In this disease, the ankle joint develops into a ball and socket appearance. The curved articular surface of the lower tibia and upper talus can be seen.

  • Talipes Equino varus

It is also called clubfoot. Hindfoot equinus, forefoot varus, hindfoot varus, and high arch are some of the deformities which can be seen in neuromuscular disorders.

  • Vertical talus

It is a congenital anomaly with extreme plantar flexion of the talus and dorsal dislocation of the navicular. It leads to rigid flat feet.

  • Tarsal coalition

A single structure is formed by the fusion of two or more tarsal bones in this anomaly. The fusion may be complete or incomplete and the bridge formed may be osseous, cartilaginous, or fibrous. Even though it is a congenital disease, its symptoms appear in adolescence or early adulthood. Fusion of the middle subtalar joint between the calcaneus and talus is most commonly seen. The occurrence of multiple variations can be seen.

  • Duplication, hypoplasia, and agenesis of foot bones

Various types of congenital abnormalities of bones of the foot can be seen similar to upper limb disease. It includes duplication, agenesis, and hypoplasia. Since the functioning of the foot is less sophisticated as compared to the upper limb, the problems caused are comparatively fewer.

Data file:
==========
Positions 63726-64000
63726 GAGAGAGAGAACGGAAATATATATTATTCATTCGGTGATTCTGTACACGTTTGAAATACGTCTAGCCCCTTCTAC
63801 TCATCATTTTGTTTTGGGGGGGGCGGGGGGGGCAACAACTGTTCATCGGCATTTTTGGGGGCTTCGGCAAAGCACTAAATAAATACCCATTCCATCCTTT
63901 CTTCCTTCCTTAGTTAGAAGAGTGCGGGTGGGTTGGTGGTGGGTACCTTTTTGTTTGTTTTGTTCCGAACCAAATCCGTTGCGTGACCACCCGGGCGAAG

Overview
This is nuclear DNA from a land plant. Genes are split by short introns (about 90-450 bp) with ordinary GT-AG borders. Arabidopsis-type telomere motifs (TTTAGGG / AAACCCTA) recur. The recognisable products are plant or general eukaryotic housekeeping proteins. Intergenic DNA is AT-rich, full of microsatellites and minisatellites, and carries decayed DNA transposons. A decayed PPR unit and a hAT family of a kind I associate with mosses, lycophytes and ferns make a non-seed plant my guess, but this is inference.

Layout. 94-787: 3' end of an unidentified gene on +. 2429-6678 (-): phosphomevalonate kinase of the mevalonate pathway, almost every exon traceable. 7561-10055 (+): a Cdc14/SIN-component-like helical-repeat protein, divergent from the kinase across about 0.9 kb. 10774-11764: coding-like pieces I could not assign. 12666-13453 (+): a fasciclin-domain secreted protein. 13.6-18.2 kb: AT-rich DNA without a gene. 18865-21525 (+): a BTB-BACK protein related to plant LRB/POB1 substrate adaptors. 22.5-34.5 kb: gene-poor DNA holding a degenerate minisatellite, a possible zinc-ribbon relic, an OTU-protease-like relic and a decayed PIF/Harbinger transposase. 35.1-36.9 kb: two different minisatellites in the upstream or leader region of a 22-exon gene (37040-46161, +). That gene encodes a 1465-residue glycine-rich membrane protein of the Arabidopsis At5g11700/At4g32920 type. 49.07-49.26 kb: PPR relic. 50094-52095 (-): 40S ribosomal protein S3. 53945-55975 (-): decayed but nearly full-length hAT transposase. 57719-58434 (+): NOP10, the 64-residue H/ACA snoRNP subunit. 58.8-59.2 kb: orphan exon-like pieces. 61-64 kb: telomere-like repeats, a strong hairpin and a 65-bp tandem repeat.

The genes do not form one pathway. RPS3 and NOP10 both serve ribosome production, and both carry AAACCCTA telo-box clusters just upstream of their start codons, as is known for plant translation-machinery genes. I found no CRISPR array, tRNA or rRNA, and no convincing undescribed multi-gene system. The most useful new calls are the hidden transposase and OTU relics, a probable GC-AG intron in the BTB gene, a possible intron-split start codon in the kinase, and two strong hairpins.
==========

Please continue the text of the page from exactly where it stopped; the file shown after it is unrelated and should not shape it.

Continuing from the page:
2.Generalized Conditions

Various rare birth defects are present which can affect the skeleton to a huge or less extent. Most of them are very rare and require little mention. Radiographs are required for the establishment of correct diagnosis. They are generally classified as skeletal dysplasias.

Most conditions fall into the following broad categories such as dysplasia with predominantly epiphyseal involvement (with or without spinal involvement), dysplasia with predominantly metaphyseal involvement (with or without spinal involvement), dwarfisms, storage diseases, inherited metabolic disorders, dysplasia with reduced bone density, dysplasia with increased bone density, tumor-like dysplasia, and malformation syndromes.

Some of the common conditions are:

  • Multiple epiphyseal dysplasias

Premature degenerative changes are caused due to symmetrical irregular growth of epiphysis.

  • Achondroplasia

It is the most common type of dwarfism with short limbs. The proximal segments of the limb are shorter than the distal segments. E.g. femur is shorter than the tibia and fibula. Flared metaphyses and normal epiphysis can be observed with shortened long bones. With horizontal acetabular roofs, the iliac bones appear square.

The interpedicular distance increase from upper to lower limb in the normal individual but in this condition, it decreases. Adult achondroplastic dwarfs have more chances of developing multiple levels of spinal canal stenosis which causes nerve root irritation, paraplegia, and paraparesis.